There are so many big brands getting into the streaming business, we can hardly keep up. We told you earlier this week about Amazon's new movie service in conjunction with IMDb.
Well, this week, one of the major networks announced it's jumping into the streaming stream.
With so many streaming services to choose from, it seems the options will never end. And now NBC is getting in on the act.
NBCUniversal planning its own streaming service
Streaming services are big business these days, which is why Disney and Apple will be launching their own later this year. Not wanting to be left out, NBCUniversal announced plans to launch its new streaming service in early 2020. The kicker is, it will be available for free to some.
That's because it's going to be an ad-supported service. NBCUniversal CEO Steve Burke told CNBC that you can expect to see 3 to 5 minutes of ads per hour. He also hinted that ads will be personalized, so get ready for more tracking.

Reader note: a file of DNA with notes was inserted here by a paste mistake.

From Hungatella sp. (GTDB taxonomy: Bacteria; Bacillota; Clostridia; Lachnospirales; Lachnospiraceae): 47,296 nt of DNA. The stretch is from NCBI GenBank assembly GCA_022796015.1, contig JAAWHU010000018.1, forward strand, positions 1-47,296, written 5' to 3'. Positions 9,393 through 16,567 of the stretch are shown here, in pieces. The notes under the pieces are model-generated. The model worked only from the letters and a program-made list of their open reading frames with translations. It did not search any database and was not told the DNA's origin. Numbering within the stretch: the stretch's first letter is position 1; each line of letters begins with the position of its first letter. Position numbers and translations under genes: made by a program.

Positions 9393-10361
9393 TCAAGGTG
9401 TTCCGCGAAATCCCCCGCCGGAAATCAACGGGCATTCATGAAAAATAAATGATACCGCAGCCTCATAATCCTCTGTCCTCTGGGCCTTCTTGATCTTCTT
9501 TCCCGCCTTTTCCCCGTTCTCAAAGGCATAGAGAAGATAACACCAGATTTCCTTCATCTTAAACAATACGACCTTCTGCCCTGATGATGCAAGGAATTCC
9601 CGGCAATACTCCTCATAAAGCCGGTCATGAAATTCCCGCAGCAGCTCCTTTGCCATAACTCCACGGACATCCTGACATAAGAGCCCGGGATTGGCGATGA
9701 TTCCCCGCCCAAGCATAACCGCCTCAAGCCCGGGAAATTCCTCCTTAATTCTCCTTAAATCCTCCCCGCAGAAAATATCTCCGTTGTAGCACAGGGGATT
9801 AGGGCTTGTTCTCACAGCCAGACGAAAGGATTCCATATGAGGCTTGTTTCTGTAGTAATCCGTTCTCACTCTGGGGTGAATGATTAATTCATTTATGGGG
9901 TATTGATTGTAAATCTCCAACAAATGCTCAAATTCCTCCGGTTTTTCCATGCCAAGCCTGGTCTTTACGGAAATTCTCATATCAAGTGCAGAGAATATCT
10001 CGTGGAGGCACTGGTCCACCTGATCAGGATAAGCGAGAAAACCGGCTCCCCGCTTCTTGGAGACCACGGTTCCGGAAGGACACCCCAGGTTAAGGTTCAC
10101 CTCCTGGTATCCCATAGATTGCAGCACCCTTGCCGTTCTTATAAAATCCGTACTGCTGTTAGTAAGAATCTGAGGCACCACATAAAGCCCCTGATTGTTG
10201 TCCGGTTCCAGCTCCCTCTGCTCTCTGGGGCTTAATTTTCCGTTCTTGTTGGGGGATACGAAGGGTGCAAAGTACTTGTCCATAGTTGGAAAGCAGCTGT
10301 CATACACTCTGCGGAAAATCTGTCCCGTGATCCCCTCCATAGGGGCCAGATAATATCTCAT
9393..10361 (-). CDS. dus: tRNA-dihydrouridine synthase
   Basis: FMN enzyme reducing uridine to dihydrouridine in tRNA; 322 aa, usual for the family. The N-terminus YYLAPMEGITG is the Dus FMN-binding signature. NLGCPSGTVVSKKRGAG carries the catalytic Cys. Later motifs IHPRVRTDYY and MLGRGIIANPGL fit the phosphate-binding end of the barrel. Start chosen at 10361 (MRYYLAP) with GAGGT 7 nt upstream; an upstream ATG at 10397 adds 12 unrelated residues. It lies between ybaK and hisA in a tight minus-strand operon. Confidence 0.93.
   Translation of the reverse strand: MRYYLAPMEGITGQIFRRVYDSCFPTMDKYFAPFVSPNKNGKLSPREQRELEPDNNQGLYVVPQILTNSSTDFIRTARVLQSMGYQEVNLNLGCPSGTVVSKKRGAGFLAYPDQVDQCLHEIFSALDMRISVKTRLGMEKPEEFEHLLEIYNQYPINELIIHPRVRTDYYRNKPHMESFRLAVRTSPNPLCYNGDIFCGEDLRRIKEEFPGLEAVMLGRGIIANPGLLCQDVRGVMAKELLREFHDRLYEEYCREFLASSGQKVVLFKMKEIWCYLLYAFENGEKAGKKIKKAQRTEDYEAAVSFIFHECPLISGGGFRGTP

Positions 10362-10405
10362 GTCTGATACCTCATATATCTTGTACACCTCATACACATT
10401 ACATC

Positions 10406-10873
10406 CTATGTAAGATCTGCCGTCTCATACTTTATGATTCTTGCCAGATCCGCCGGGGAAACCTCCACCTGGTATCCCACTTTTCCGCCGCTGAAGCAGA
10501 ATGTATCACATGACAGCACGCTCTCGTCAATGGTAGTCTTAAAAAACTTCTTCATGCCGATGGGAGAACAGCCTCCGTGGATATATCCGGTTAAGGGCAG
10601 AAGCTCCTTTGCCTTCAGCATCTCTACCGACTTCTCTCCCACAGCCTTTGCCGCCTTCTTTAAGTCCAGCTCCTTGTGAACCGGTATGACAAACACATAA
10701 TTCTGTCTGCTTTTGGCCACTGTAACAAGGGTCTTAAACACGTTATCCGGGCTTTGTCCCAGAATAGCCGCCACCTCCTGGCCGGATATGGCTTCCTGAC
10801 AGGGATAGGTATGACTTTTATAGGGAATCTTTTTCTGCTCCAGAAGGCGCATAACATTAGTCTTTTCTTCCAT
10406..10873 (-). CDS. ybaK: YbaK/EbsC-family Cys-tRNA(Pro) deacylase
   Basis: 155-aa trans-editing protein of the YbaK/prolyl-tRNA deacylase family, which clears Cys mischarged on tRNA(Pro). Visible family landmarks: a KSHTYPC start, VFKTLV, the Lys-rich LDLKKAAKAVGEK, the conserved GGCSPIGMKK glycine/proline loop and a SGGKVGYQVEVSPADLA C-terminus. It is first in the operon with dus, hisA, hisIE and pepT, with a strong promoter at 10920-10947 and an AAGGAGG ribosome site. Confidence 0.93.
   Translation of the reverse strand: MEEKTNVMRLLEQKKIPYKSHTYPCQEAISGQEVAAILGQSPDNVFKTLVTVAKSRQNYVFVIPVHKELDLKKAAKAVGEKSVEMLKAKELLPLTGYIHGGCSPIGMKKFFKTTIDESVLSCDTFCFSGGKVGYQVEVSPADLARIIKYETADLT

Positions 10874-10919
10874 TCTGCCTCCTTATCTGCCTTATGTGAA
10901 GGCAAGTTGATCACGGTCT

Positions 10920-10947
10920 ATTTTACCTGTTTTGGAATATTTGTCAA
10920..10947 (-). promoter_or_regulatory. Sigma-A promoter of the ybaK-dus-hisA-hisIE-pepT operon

You will be able to watch the new streaming service for no additional charge if you're an NBCUniversal pay TV subscriber in the U.S. Comcast Cable and Sky's 52 million subscribers will also get the new service for free.
If the idea of sitting through commercials makes you twitch, don't worry I get it, there's going to be an ad-free option also. But that will cost you about $12 a month. If you're not a subscriber to one of the cable companies we mentioned earlier, you can also pay around $12 per month to get the new streaming service.
Earlier we told you that Netflix is raising its subscription prices, so this might be a little bit cheaper replacement for you. Of course that's if you can do without Netflix's binge-worthy content.
What content will NBCUniversal's streaming service offer?
As far as what you can watch, it will be loaded with NBCUniversal's content library. It's going to feature popular television and movie franchises, including original programming along with content from outside partners.
If you're worried about other streaming services losing NBC content like "The Office" and "30 Rock," don't. The company said, "it will continue to license content to other studios and platforms, while retaining rights to certain titles for its new service."
We expect to see new services like this popping up more often in the future. Keep checking in with Komando.com and we'll let you know what's on the way.
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